I SEE YOU HAVE EVERYTHING SET UP HERE, YOUR DRINKS YOUR BANANA, YOUR BOOK, YOUR NOTEBOOKS, YOUR PEN. WHAT ARE YOU WORKING ON? I’m actually in medical school. We have an oral exam coming up Thursday so I ‘m preparing for that. I have to pick fifteen different medical topics and know ever thing about them. And they’ll randomly ask me questions about the topics so I have to prepare the clinical manifestations of diseases and things like that. WHAT AREA IN MEDICINE ARE YOU INTERESTED IN? I’m not sure, Third year we go through the different specialties like medicine, pediatrics, ob-gyn, surgery, psychiatry, family medicine and you kind of decide from there. That’s what this year is about and I haven’t figured it out yet. DO YOU HAVE AN IDEA WHAT SETTING YOU WANT TO PRACTICE, WHETHER CLINICAL OR RESEARCH..? Definitely clinical probably not research although I’ll have research integrated in whatever I do but not totally research. WHAT INTERESTS YOU IN THE FIELD? It’s constantly changing, you work with people day in and day out. You get to help them most of the time. It’s pretty rewarding, feeling you’re doing something productive every day. CAN YOU THINK OF AN INSTANCE WHERE YOU FELT GRATIFIED HELPING SOMEONE? I volunteered last year at the Eliza Shirley Clinic which is a domestic violence shelter for women and their children who are abused and have nowhere else to go and I felt that was pretty rewarding. We had a student run clinic and you just see whoever wants to be seen with one of the doctors from Drexel who comes. WHAT KIND OF MEDICAL ISSUES DO THEY PRESENT WITH? They present with the gamut. We see the adults on the adult clinic day and the “Peeds clinic”, the pediatricians come in. Lots of colds, lots of gyn-related problems, really anything. AND YOU’RE STUDYING WHERE? Drexel University School of Medicine. AND THIS IS YOUR OFFICE AWAY FORM HOME? Pretty much.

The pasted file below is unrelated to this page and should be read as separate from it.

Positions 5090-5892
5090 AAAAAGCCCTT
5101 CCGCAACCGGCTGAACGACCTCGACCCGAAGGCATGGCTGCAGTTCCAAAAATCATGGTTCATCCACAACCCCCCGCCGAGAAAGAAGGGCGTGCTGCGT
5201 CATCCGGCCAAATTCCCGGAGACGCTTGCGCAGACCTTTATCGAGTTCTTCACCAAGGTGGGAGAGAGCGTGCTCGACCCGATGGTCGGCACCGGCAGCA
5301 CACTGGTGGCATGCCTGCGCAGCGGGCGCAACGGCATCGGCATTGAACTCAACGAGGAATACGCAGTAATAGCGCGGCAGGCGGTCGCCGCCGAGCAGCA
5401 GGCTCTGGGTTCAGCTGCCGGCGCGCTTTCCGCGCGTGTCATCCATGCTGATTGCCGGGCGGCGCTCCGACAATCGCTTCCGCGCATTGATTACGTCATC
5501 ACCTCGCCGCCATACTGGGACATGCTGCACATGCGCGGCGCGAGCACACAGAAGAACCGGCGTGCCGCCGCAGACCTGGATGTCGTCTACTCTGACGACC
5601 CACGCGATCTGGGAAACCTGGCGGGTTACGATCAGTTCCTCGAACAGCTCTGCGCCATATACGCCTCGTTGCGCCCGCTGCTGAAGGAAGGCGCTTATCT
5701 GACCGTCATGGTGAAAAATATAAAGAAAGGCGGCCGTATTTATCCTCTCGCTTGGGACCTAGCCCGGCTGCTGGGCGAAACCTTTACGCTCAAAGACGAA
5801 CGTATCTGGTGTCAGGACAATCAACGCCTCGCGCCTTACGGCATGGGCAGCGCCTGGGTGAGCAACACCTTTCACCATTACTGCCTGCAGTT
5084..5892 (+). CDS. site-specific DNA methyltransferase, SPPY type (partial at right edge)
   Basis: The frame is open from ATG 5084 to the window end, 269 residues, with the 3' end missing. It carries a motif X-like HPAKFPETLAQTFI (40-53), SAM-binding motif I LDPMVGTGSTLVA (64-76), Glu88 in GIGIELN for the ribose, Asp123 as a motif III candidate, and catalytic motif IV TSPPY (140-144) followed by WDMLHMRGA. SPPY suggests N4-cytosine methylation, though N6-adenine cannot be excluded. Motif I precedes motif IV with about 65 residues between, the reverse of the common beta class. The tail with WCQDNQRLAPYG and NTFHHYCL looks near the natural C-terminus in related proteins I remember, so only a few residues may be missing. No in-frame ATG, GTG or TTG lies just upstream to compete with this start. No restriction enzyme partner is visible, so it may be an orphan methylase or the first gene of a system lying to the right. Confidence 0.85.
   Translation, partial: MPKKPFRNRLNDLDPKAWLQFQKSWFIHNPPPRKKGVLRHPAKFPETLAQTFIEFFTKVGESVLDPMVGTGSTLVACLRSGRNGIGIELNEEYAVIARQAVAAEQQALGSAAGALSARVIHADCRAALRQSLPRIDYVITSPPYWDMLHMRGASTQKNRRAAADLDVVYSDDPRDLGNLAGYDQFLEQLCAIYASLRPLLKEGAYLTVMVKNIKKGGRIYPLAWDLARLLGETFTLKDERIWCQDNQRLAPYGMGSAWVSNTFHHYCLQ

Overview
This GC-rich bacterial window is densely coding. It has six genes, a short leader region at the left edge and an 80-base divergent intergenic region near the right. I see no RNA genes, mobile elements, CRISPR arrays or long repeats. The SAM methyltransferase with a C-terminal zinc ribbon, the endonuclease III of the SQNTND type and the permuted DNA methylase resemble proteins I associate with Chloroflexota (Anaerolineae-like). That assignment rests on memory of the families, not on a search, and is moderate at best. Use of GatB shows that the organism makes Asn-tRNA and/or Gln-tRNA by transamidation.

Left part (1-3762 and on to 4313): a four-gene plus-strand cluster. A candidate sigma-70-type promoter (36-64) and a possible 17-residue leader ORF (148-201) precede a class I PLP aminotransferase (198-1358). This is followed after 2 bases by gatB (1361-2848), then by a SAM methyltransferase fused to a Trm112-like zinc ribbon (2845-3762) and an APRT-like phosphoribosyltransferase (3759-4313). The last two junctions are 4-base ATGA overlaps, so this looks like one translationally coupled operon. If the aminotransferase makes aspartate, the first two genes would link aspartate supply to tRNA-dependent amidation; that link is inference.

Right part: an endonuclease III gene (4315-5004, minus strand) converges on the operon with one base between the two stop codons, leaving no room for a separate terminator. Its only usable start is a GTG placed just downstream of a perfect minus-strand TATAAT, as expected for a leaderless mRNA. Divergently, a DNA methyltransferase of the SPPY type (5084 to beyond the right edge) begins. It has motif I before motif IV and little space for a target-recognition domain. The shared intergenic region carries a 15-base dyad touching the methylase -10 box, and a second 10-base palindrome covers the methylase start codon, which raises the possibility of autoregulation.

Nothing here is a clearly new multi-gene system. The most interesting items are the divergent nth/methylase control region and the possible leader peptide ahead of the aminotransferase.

Divya Arun, of Roxborough, studying at Chestnut hill Coffee cafe.
"So please give a hand for the Jenks Bucket Drumming ensemble!...During the school year I start the kids with learning technique, with learning how to read music, music literacy and at the end of every period I have an enrichment section, lesson. They learn bucket drumming or they learn drum set, improvisation, composition. And basically the kids do bucket drumming. We compose pieces together, we improvise ….. I got an idea from the University of the Arts. I attended the University of the Arts. We started an experimental bucket drumming ensemble there that kind of took off. And now it’s developing all over the city. I have seven ensembles in the city that I started and it’s just taking off! That’s what we do here at Jenks. Each bucket is about two dollars and thirty seven cents. And it’s immediate gratification for the kids. So instead of spending months learning fingering and armature and technique for a saxophone or clarinet, you pick up a pair of sticks and immediately play and you sound OKAY." Philadelhia School District Music teacher with the J.S. Jenks Middle School bucket drumming ensemble at the winter concert.